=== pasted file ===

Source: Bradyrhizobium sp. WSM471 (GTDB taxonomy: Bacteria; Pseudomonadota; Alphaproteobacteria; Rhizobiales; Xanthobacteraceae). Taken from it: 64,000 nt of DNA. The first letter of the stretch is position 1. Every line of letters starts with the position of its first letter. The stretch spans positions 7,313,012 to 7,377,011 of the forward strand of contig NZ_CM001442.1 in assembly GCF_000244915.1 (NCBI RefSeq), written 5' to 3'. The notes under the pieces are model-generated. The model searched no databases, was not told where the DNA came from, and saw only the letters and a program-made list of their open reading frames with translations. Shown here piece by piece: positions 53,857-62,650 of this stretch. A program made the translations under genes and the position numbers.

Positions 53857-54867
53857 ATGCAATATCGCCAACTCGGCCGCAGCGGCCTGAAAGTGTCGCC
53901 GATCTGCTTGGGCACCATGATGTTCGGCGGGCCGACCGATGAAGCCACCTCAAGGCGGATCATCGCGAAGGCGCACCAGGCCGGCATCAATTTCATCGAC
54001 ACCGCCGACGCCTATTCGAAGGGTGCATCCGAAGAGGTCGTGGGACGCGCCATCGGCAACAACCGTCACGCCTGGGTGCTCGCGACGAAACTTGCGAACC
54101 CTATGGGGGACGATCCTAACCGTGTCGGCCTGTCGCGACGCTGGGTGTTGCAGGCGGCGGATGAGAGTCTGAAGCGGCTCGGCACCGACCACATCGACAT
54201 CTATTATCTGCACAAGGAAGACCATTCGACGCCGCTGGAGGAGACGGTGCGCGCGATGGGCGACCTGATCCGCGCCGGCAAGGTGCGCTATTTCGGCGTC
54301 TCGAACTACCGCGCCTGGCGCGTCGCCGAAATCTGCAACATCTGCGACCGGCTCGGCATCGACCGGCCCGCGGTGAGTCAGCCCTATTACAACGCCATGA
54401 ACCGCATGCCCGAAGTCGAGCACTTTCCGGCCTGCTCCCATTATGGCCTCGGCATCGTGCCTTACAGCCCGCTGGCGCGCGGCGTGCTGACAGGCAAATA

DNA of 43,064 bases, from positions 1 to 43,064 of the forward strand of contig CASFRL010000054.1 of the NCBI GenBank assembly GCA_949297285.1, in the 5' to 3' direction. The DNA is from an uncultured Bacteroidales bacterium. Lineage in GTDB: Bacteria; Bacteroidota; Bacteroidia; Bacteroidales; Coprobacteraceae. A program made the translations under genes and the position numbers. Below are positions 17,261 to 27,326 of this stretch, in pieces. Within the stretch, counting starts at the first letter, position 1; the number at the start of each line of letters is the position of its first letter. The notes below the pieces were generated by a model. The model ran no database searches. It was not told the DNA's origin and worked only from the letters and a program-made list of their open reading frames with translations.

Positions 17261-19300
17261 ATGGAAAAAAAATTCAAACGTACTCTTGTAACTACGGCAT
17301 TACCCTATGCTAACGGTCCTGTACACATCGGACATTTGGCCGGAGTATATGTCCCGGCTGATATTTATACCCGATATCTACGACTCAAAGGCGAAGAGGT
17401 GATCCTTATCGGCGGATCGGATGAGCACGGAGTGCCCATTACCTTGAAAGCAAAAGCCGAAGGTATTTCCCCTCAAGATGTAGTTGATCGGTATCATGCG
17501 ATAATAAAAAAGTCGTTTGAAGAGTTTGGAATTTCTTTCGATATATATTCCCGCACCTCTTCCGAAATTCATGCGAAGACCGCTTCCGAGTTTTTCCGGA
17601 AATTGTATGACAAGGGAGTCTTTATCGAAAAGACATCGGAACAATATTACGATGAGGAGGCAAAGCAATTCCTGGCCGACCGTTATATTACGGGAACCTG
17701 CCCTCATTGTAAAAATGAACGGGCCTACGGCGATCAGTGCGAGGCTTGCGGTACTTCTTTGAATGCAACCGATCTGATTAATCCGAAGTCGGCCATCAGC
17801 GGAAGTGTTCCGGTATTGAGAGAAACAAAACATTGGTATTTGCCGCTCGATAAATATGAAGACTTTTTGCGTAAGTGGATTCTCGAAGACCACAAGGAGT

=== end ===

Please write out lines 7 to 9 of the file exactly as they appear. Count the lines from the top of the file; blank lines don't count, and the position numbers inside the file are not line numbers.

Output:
54201 CTATTATCTGCACAAGGAAGACCATTCGACGCCGCTGGAGGAGACGGTGCGCGCGATGGGCGACCTGATCCGCGCCGGCAAGGTGCGCTATTTCGGCGTC
54301 TCGAACTACCGCGCCTGGCGCGTCGCCGAAATCTGCAACATCTGCGACCGGCTCGGCATCGACCGGCCCGCGGTGAGTCAGCCCTATTACAACGCCATGA
54401 ACCGCATGCCCGAAGTCGAGCACTTTCCGGCCTGCTCCCATTATGGCCTCGGCATCGTGCCTTACAGCCCGCTGGCGCGCGGCGTGCTGACAGGCAAATA